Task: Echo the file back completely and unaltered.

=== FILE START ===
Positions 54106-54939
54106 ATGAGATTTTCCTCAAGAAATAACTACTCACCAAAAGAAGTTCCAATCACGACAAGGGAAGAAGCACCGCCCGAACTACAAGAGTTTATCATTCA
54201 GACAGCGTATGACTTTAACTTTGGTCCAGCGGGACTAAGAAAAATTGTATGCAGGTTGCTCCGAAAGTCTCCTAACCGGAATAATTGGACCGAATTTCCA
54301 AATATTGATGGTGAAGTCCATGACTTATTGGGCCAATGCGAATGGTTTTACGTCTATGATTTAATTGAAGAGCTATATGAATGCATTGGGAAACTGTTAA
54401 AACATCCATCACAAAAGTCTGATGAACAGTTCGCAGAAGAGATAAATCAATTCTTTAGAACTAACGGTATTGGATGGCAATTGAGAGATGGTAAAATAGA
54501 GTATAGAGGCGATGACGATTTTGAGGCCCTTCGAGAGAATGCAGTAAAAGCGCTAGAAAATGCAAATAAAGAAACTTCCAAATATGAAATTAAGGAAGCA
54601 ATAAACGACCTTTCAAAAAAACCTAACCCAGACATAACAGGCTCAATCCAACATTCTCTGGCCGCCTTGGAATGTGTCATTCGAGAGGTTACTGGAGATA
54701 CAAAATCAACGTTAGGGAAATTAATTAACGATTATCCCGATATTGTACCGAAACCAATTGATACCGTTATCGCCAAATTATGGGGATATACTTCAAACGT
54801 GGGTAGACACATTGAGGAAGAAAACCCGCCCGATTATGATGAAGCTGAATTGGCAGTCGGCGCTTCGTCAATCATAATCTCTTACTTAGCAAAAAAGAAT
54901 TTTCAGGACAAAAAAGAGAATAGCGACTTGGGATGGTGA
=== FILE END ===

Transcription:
Positions 54106-54939
54106 ATGAGATTTTCCTCAAGAAATAACTACTCACCAAAAGAAGTTCCAATCACGACAAGGGAAGAAGCACCGCCCGAACTACAAGAGTTTATCATTCA
54201 GACAGCGTATGACTTTAACTTTGGTCCAGCGGGACTAAGAAAAATTGTATGCAGGTTGCTCCGAAAGTCTCCTAACCGGAATAATTGGACCGAATTTCCA
54301 AATATTGATGGTGAAGTCCATGACTTATTGGGCCAATGCGAATGGTTTTACGTCTATGATTTAATTGAAGAGCTATATGAATGCATTGGGAAACTGTTAA
54401 AACATCCATCACAAAAGTCTGATGAACAGTTCGCAGAAGAGATAAATCAATTCTTTAGAACTAACGGTATTGGATGGCAATTGAGAGATGGTAAAATAGA
54501 GTATAGAGGCGATGACGATTTTGAGGCCCTTCGAGAGAATGCAGTAAAAGCGCTAGAAAATGCAAATAAAGAAACTTCCAAATATGAAATTAAGGAAGCA
54601 ATAAACGACCTTTCAAAAAAACCTAACCCAGACATAACAGGCTCAATCCAACATTCTCTGGCCGCCTTGGAATGTGTCATTCGAGAGGTTACTGGAGATA
54701 CAAAATCAACGTTAGGGAAATTAATTAACGATTATCCCGATATTGTACCGAAACCAATTGATACCGTTATCGCCAAATTATGGGGATATACTTCAAACGT
54801 GGGTAGACACATTGAGGAAGAAAACCCGCCCGATTATGATGAAGCTGAATTGGCAGTCGGCGCTTCGTCAATCATAATCTCTTACTTAGCAAAAAAGAAT
54901 TTTCAGGACAAAAAAGAGAATAGCGACTTGGGATGGTGA